- Curriculum: Experiential learning and imagination are emphasized. It is assumed that children develop an understanding of the world through free imaginative play.
- Possible classroom activity: Teachers engage in domestic, practical and artistic activities that children can readily imitate, such as baking, painting and gardening. Natural materials, such as pinecones and shells, and child-sized spaces, such as playhouses and small chairs, are used to encourage imaginative play.
- Philosophy: Success in school and life is dependent on a child’s ability to interact positively with peers and adults. The focus is on play and socialization rather than on academics.
- Curriculum: Play-based preschools promote learning concepts by providing rich opportunities to learn by playing and encouraging children to engage actively with others. Teachers create opportunities through play to practice social skills such as negotiating, appreciating the feelings of friends, taking turns, working through conflicts and sharing.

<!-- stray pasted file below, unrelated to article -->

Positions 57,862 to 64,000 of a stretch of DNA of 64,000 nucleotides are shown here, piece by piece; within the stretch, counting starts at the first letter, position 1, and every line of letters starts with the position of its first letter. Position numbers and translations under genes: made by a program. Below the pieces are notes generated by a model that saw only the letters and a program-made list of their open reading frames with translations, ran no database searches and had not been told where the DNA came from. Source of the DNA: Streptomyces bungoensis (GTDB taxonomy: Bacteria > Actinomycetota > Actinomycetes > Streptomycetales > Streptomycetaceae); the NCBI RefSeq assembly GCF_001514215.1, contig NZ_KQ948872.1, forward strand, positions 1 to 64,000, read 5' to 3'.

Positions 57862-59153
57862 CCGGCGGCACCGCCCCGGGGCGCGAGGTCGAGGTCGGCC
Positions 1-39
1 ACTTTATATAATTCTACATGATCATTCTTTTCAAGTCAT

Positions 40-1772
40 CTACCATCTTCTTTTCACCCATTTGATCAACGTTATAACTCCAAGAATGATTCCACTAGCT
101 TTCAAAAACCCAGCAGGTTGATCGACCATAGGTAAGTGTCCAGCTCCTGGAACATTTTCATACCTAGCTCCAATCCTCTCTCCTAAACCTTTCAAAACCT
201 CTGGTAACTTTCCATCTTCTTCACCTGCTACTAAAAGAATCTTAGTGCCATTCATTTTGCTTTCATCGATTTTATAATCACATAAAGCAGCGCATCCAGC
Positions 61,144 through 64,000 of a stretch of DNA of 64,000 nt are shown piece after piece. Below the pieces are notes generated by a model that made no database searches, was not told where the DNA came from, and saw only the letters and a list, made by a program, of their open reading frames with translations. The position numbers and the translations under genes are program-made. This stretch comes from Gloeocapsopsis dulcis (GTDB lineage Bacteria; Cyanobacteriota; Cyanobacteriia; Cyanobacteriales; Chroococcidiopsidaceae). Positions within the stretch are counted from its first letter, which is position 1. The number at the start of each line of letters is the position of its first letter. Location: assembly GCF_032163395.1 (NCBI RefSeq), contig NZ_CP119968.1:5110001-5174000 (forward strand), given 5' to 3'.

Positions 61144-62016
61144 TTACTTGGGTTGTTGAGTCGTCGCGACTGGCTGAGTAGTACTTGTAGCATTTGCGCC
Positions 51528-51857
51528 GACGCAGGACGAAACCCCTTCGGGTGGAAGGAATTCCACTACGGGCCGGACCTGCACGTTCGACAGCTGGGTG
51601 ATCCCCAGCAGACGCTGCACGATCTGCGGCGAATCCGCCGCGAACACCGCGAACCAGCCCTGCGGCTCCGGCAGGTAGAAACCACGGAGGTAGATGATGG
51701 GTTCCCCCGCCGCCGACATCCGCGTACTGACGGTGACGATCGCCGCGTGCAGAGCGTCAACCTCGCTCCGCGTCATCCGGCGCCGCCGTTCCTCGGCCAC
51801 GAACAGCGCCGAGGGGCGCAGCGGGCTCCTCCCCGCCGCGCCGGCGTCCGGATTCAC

- Possible classroom activity: Rather than providing worksheets or more academic-based activities, such as writing out alphabet letters, teachers provide letter-based puzzles or shaving cream to write names and draw pictures.
5. Cooperative (Parent Participation Preschools)
- Philosophy: Children thrive when their parents are actively involved. Parent involvement is considered essential to all aspects of school life, from classroom lessons to fundraising and parent committees. A parent typically works in the classroom one morning or afternoon each week or month. And because parents are part of the staffing, cooperative preschools are often cost-effective.
- Curriculum and classroom activities: The curriculum of cooperative preschools relies heavily on the talents and interests of children and their parents.
6. Religious and Community-Based
- Many churches and synagogues offer religious preschools that might fit well with your family’s value system. Community-based preschools are also available through local community centers such as a YMCA or JCC or through a city’s social services department.
A Variety of Answers